The L-Shaped Man

Written by: LF on 24/12/2015 16:10:06

The famous hardcore punk band Ceremony from Rohnert Park, California, released a new album this year that brings their previous and gradual change in sound even further. Completing the turn to fuzzier, guitar-driven post-punk that was also underway on their previous record "Zoo", the band seem to have now fully embraced their love for acts like The Cure or Joy Division. This might not come as such a huge surprise for fans who know that Ceremony in fact named themselves after a song by Joy Division but still there is a long way from the hardcore of their days under the name Violent World to this much softer emulation of a pre-hardcore sound. What this means though is that Ceremony have turned out an atmospheric bunch of songs that make up an album with an admittedly haunting sound that we have already seen working as a good supplement in a live situation (at this year’s Groezrock festival) to their earlier more hard-hitting material.

Most importantly, the songs here do not feel forced and the band executes the change in style very convincingly across the record. It has a very distinct dark vibe to it that binds it together from start to finish, and which establishes itself in the space between the continuous background ambience and the clear piano notes of the slower intro track, "Hibernation". As "Exit Fears" takes over with a firm rhythm and echoing, gloomy guitars, a particular kind of lazy or apathetic energy that runs through the album mixes in with it, not least communicated to us through the somewhat simple singing by vocalist Ross Farrar. His voice wavers so it does not always feel like he hits the notes spot on but even when he borders on a spoken word style, it sounds surprisingly melodic. The repeated words here of "The pain will leave in the night / No one would find out" make their way instantly inside your mind and as the song just sort of runs out without a marked ending, we get a sense of trying to make our way through a series of foggy and chilling night-scenes. This sense of mystique and evading shadows never really loosens its grip again before the end of the album, although many songs are upbeat and do not have as melancholic a sound as these first ones.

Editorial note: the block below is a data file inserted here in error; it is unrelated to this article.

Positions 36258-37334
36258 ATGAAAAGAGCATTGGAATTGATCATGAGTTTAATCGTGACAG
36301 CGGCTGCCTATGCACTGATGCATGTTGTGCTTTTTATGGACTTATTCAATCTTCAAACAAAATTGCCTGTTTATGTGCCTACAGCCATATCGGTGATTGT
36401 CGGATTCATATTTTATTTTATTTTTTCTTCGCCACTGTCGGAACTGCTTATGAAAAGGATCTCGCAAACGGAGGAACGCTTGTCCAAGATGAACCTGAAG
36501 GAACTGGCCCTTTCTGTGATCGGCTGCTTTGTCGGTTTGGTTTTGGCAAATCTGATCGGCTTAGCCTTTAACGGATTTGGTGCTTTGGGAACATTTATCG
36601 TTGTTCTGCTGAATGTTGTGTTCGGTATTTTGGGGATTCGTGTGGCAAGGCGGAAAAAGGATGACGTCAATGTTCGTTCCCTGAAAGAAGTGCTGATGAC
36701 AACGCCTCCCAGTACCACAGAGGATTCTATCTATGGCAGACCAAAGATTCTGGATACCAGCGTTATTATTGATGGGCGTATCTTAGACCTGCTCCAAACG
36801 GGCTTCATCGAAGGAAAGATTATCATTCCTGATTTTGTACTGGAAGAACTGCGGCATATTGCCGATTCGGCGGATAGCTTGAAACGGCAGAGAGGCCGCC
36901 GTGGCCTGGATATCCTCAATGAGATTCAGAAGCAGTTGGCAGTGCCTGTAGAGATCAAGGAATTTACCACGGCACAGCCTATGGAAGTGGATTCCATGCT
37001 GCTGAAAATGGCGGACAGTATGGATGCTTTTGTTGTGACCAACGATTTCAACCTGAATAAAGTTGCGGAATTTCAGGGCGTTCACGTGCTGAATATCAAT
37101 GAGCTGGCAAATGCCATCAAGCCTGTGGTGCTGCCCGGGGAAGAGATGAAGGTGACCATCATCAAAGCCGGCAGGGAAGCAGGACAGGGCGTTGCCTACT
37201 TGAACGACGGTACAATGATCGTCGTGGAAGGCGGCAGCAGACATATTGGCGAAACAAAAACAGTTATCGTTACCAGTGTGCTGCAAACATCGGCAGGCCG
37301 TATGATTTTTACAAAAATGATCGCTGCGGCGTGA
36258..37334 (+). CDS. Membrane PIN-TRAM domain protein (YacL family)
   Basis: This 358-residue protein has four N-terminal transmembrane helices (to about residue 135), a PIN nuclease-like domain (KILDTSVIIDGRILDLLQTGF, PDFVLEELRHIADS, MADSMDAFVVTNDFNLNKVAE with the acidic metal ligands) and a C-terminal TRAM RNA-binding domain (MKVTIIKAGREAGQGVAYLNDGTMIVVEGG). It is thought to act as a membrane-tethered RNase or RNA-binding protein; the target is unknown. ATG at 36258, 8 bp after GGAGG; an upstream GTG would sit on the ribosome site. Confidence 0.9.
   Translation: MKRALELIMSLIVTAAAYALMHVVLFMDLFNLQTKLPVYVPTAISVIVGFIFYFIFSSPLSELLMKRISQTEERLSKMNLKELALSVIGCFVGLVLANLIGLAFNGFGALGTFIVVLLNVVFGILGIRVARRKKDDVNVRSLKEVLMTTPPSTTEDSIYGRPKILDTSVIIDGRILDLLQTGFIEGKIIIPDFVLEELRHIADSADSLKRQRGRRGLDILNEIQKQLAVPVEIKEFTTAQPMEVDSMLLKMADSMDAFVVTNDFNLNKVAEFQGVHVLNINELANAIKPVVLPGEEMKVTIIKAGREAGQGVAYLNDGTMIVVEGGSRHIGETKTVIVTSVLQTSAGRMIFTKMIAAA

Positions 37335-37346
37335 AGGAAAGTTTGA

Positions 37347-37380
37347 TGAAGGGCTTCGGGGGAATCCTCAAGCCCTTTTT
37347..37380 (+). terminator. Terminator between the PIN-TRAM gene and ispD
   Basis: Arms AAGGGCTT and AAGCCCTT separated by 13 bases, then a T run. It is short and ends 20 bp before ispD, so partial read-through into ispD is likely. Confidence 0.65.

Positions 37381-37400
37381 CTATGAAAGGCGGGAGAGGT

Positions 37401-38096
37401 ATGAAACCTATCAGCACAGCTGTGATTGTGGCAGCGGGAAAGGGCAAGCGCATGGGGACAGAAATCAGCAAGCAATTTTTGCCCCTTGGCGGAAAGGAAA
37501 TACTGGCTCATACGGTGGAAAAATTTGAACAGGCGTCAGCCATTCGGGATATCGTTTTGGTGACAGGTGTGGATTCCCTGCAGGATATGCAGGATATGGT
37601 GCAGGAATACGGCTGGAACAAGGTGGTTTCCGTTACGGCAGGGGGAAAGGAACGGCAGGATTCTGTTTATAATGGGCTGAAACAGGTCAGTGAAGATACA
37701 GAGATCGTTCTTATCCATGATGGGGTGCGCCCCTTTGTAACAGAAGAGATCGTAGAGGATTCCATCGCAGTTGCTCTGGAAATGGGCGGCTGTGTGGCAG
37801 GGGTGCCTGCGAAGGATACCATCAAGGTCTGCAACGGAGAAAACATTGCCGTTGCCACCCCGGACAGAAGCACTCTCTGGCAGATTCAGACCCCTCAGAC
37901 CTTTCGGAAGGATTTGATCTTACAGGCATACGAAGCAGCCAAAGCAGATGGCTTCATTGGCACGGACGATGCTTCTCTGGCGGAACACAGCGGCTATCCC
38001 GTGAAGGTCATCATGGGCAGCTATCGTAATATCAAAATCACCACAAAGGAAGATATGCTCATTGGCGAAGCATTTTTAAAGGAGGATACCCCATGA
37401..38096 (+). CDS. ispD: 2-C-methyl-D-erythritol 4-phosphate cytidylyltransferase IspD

While several of the later songs have their own little recognizable details, the only song that truly makes an impression and stands apart from the rest is the surprisingly dynamic "Your Life In France". Moving ever forward, the song has a refreshing use of simultaneous distinctive guitar patterns towards the end where it changes character as Farrar repeats certain lyrics over and over and the song dares to fill out a bigger atmospheric space than any of the other songs here. The lyrics oftentimes circle around inevitabilities and the songs that follow across the middle of the record, most explicitly "The Separation" and "The Pattern", express this by also being very repetitive with their choruses consisting of a single line ("Can you measure the loss?" and "It’s happening again" respectively). These songs carry a similar playful musical appeal to "Your Life In France" and are both catchy, but they play more like curiosities or energetic interludes through this repetitive form.

Thus, the album loses some of its initial appeal the more times you spin it in its entirety. The sound it brings forward is captivating to begin with, but it becomes too much of the same with not enough variation as the album progresses. Still, there is something to be said for the very cohesive listen "The L-Shaped Man" also is, in part exactly due to this dominating vibe that binds it all together. As such, the album is enjoyable for any fan of this kind of punk sound, who wants to hear a contemporary, somewhat paradoxically post-punk take on the "original" sound from a band that certainly knows what they are doing with it and balance their influences very well.


Download: Your Life In France, Exit Fears, The Pattern
For The Fans Of: Joy Division, Modern Life Is War, Fucked Up, The Cure, Wire
Listen: facebook.com/ceremony

Release date 18.05.2015
Matador Records

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